Practical Approach to Punishment

Practical Approach to Punishment

I have been thinking for a while about how to approach writing a blog about physical punishment that was more pragmatic and less emotional.  I think a lot of times the arguments against using physical punishment are based in emotion and empathy to an animal experiencing pain/discomfort and while it’s still a good reason to avoid physical punishment, there are other reasons.  I have tried writing this post off and on for quite a few months and have trashed posts more times than I would like to count.  Fortunately, I think after a road trip this past weekend, I have an angle from which to start writing.

Loki playing with Valentina on our trip to Cleveland.

Loki playing with Valentina on our trip to Cleveland.

As many of you know, I have a new foster puppy who came to me because he has some behavioral challenges.  Well, part of the behavior modification plan has been extensively socializing him with socially appropriate adult dogs who will appropriately correct him for rude doggie behavior.  Unfortunately, these types of dogs are few and far between which has left me traveling an hour and a half to Indiana, PA and 2 hours to Cleveland to get in socialization time with a wide variety of dogs.

I decided to drive to Cleveland on a holiday weekend to visit a few friends with their dogs.  I have driven this stretch of road (various distances) many times in the years that I have been a driver. I can honestly say that the vast majority of time, I can drive the PA/OH turnpike without seeing more than one or two state troopers (most often in OH).  This Saturday, however, I saw well over a dozen state troopers between both states, 4 of them actively pulling people over (I lost track after I counted 15).

You might be wondering what the heck this has to do with dog training, well, hang on, I’m getting there!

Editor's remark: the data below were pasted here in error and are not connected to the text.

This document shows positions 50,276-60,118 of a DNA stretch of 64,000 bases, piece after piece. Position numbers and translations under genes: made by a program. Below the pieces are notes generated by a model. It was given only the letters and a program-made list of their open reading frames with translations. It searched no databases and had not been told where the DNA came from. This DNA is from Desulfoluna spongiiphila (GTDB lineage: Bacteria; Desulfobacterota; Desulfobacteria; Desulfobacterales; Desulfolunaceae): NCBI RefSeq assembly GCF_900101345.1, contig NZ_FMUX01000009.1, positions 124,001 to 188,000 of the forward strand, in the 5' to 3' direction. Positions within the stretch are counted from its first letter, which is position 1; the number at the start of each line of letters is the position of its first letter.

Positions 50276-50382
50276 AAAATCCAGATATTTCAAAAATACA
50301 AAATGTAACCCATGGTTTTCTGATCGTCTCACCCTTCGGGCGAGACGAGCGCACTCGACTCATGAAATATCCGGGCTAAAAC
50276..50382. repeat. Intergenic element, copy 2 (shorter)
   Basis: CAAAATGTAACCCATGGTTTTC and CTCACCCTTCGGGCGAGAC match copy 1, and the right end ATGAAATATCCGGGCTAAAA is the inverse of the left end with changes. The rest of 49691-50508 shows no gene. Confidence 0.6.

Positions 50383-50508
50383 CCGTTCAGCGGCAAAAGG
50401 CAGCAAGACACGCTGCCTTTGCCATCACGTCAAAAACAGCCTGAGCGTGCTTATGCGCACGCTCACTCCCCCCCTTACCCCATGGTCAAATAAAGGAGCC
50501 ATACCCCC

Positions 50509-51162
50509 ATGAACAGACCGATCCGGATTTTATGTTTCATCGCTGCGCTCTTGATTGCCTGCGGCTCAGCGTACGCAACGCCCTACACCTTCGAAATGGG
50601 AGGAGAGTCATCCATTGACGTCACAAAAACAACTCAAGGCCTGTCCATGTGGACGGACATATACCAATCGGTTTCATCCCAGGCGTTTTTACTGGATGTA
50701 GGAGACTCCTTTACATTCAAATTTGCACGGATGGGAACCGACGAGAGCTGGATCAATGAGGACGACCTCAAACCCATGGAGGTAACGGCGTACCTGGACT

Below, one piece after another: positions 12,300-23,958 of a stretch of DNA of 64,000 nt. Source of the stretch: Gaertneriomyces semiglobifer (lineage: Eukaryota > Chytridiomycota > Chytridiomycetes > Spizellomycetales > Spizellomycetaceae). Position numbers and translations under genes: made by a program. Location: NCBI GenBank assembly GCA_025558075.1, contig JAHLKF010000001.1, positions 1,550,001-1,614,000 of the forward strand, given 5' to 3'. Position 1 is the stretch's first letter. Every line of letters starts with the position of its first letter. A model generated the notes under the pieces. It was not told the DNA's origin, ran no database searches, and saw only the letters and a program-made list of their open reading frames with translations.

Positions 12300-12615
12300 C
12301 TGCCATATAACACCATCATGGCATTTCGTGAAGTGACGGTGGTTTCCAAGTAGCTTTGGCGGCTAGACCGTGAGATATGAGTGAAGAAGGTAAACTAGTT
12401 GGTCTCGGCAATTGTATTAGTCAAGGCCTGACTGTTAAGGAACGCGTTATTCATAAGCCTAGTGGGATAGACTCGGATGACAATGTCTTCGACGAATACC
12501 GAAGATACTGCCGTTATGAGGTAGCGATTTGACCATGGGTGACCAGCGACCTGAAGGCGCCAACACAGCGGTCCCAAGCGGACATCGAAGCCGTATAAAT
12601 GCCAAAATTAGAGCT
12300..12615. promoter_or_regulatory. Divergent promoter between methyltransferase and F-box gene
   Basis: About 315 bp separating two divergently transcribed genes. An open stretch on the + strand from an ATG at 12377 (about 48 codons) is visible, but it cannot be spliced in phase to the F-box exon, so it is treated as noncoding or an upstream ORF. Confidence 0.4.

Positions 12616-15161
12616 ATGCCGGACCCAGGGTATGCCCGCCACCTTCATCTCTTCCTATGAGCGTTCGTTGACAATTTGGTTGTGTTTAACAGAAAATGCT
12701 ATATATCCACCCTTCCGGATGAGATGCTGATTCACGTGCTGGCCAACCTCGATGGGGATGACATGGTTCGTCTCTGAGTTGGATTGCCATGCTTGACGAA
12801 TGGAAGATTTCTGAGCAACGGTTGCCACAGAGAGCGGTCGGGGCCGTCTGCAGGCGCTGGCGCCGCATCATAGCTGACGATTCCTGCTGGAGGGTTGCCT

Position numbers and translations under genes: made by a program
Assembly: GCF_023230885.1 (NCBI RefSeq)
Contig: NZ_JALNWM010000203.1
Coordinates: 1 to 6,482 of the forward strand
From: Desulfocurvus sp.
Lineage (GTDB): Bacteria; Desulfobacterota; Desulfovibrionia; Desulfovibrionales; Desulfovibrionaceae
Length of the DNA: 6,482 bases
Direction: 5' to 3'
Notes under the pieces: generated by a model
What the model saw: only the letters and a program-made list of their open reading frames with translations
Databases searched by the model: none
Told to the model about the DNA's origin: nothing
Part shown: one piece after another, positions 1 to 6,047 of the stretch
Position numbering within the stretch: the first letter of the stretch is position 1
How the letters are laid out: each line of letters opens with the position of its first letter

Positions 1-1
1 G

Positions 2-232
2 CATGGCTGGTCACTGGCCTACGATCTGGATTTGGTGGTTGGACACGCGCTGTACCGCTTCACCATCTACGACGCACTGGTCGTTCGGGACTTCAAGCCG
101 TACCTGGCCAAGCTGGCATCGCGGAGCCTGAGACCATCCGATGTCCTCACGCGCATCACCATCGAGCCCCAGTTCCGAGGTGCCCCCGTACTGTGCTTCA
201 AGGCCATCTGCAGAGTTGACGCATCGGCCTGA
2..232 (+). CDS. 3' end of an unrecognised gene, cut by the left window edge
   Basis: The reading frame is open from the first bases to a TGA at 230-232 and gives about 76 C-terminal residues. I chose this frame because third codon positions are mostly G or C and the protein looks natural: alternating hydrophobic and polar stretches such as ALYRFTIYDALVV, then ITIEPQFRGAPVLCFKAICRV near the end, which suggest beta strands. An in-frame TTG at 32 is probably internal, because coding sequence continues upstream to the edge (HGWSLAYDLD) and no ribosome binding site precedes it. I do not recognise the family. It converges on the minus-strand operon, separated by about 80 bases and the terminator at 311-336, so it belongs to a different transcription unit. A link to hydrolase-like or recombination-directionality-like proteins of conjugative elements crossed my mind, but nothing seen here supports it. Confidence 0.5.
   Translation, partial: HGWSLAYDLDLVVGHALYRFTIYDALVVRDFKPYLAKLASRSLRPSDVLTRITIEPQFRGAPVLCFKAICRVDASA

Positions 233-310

So, historically speaking, on this stretch of road, there is very little chance of being pulled over and given a ticket (for me this process has both positive punishment and negative punishment).  Without the risk of punishment, I do not always strictly follow the speed limit.  I’m not zipping at 85mph and zigging/zagging through traffic, but strictly speaking, I may keep up with the flow of traffic while in the right lane even if that is above the speed limit.

While driving in PA on my way to OH I came across 3 state troopers, as soon as I spotted them hiding on the sides and in median area of the roadway, I checked my speed and if needed, slowed down prior to crossing their paths.  After each trooper, the flow of traffic gradually increased their speed to their prior cruising speed.  I only changed my behavior when the risk of punishment was in sight, when it wasn’t present, I was breaking rules.

As soon as I hit OH, I passed 3 cop cars in a speed trap–when I passed the cars, I was not speeding but you can bet I checked my speed.   It wasn’t another 10 miles before I hit another two troopers (one in each direction).  Although I still wasn’t speeding, after these two troopers, I decided to not keep up with the flow of traffic and instead just stay the speed limit because there were clearly a ton of cops out on the roads looking for drunk and/or dangerous drivers.

It was only when the threat of punishment was present that my behavior changed in that particular instance.  My behavior only changed in a more long-term fashion when the threat of punishment was a constant threat (frequent state troopers).  Without the threat of punishment, I was breaking the rules.   This is the problem with relying on punishment in dog training.  If you rely on punishment to get your dog to behave, as soon as the situation presents itself where the punishment is not possible, the reliability of a behavior completely falls apart (if not immediately, once they realize the threat of punishment has been removed).